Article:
Not a lot has changed in the human heart over the past 3,000 years. We still hear of atrocities committed that are not much different than those of the Assyrians. I think of ISIS and the Taliban. And who knows how many have secretly wished terrible degradation and suffering onto those who have hurt them – but have just never acted on it or been found out? Of course it’s still generally accepted and even encouraged to hate our enemies, especially the really bad ones. There’s the recent and growing trend to pour out vitriol onto those who disagree with our politics or how we respond to the virus. We are now encouraged to consider pretty much anyone an enemy who disagrees with us. If words were physical weapons, we today would make the ancient Assyrians look like novices with our intentions to slice, dice, and inflict pain and misery onto others.
As a follower of Jesus, I want to know God’s heart in all this. How does He expect me, one of His children, to respond to despicable people and those I strongly disagree with? His interactions with Jonah and Nineveh seem like a good place to start. The God of justice appears to have been more interested in showing mercy to bad and ignorant people rather than destroying them – especially if there was any chance that His generosity would be well received.
God knew what Jonah knew, and even more, about the Assyrian people. Nothing good or bad is hidden from His sight. And Jonah knew enough about God’s gracious and merciful character to figure out that the All-Knowing Judge would forgive these people of their terrible deeds if they gave Him the opportunity. Yet Jonah chose to still hate them because he felt he had a good enough reason.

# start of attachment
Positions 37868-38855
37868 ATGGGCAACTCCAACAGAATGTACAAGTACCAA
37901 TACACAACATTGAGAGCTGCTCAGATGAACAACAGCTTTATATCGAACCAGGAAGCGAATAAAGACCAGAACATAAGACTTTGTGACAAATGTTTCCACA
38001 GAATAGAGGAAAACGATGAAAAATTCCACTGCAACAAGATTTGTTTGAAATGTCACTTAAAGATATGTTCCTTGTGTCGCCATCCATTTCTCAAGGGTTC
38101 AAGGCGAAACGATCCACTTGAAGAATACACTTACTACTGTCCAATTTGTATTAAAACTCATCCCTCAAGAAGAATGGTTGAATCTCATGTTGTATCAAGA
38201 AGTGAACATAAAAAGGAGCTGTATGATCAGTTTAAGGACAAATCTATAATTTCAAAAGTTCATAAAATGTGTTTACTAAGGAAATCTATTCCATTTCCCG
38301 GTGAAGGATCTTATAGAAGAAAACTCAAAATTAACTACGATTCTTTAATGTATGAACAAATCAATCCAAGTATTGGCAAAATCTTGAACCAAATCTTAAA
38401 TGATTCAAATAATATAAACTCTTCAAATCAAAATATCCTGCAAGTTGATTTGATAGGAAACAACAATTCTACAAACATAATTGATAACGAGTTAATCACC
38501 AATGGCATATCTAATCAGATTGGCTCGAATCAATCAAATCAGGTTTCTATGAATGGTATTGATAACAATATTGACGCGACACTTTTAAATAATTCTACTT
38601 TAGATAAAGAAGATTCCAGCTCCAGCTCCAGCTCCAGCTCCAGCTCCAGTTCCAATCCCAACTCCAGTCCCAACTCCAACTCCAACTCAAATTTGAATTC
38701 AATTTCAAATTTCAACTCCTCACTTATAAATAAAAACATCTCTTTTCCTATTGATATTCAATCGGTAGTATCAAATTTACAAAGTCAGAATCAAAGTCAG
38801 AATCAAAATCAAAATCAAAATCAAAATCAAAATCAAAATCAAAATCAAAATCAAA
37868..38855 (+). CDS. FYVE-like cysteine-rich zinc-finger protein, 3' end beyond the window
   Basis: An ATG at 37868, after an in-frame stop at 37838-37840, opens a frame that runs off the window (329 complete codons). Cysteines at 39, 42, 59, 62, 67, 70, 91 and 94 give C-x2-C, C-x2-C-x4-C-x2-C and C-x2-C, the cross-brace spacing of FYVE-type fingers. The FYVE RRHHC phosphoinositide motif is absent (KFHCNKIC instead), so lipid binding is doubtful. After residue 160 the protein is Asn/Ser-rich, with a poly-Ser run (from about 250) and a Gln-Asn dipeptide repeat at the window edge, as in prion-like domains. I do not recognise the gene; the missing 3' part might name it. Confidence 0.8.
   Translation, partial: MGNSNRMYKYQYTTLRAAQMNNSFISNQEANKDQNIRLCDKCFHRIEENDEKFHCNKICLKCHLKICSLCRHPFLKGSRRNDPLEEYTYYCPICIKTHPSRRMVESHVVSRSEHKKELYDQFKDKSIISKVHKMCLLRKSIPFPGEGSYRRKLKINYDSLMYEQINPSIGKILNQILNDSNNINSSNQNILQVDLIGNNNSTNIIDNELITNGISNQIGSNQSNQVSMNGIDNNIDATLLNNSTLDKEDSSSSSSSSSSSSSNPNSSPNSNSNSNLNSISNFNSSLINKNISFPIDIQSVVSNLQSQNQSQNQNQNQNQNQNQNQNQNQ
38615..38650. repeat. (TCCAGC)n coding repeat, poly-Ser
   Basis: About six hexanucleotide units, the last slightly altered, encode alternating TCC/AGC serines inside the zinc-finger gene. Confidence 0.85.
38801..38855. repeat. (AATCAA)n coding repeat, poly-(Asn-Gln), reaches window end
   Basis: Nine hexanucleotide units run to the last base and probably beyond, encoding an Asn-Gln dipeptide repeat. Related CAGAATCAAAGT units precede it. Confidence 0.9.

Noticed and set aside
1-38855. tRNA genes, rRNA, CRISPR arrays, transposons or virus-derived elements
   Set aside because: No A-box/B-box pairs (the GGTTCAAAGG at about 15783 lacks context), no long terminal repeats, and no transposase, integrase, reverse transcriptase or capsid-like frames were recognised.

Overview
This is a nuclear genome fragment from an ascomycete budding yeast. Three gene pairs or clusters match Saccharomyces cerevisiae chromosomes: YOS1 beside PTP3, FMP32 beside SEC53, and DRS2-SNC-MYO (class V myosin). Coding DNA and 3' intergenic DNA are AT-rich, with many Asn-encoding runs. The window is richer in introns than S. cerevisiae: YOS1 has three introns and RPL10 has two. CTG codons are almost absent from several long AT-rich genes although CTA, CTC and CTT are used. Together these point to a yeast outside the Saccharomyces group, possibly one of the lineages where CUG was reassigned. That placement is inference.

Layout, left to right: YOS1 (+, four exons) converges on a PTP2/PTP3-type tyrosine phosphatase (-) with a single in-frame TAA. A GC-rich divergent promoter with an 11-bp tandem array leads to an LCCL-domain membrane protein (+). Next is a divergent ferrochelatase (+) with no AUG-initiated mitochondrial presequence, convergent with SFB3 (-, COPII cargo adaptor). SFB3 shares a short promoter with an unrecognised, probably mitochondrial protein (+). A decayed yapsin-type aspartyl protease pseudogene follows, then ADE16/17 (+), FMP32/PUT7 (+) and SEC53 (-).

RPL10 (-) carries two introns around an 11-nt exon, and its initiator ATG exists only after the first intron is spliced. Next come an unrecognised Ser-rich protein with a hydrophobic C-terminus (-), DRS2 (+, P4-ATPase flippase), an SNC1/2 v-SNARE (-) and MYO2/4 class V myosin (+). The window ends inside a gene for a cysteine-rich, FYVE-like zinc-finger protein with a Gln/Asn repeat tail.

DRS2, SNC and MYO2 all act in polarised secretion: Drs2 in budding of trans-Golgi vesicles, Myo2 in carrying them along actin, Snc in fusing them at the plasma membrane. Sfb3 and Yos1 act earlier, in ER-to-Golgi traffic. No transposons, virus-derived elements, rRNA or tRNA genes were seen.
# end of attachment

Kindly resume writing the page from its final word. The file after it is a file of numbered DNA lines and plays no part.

God’s man disregarded God’s heart.
Choosing to be Like God
How often have I justified my own hateful thoughts, words, or actions because I evaluated another person’s or group’s thoughts, words, or actions as my enemy and therefore bad. But Jesus reveals our Heavenly Father’s heart plainly: “Love your enemies! Pray for those who persecute you! In that way you will be acting as true children of your Father in heaven. For He gives His sunlight to both the evil and the good, and He sends rain on the just and the unjust alike” (Matthew 5:44-45 NLT).
True children, strive to be like their Heavenly Father in the big and little offenses. The only way to be like Him with this kind of love is to confess the truth about the hatred and animosity we have let build up in our hearts. We then must practice letting go of the offense(s), that is forgive (which doesn’t mean we’re saying they’re right). And then we can invite His love to fill the space within which hatred, bitterness, and hostility have occupied.
Say “NO” to the Way of Jonah
Jesus followers must resist walking in the spirit of Jonah. Such a way of thinking justifies malice and bitterness as if it is righteous anger held within one’s heart towards another. It also wraps itself in a self-righteous veneer that makes canceling others feel virtuous. And all the while one’s own sins and failings are overlooked as “not nearly as bad” or even non-existent.
As a follower of Jesus, treat your enemies like you would treat your kind and gracious mother or grandmother. And in this way be more like your Heavenly Father.
Mercy will ultimately triumph over judgment. (James 2:13).
I want to learn the way of mercy.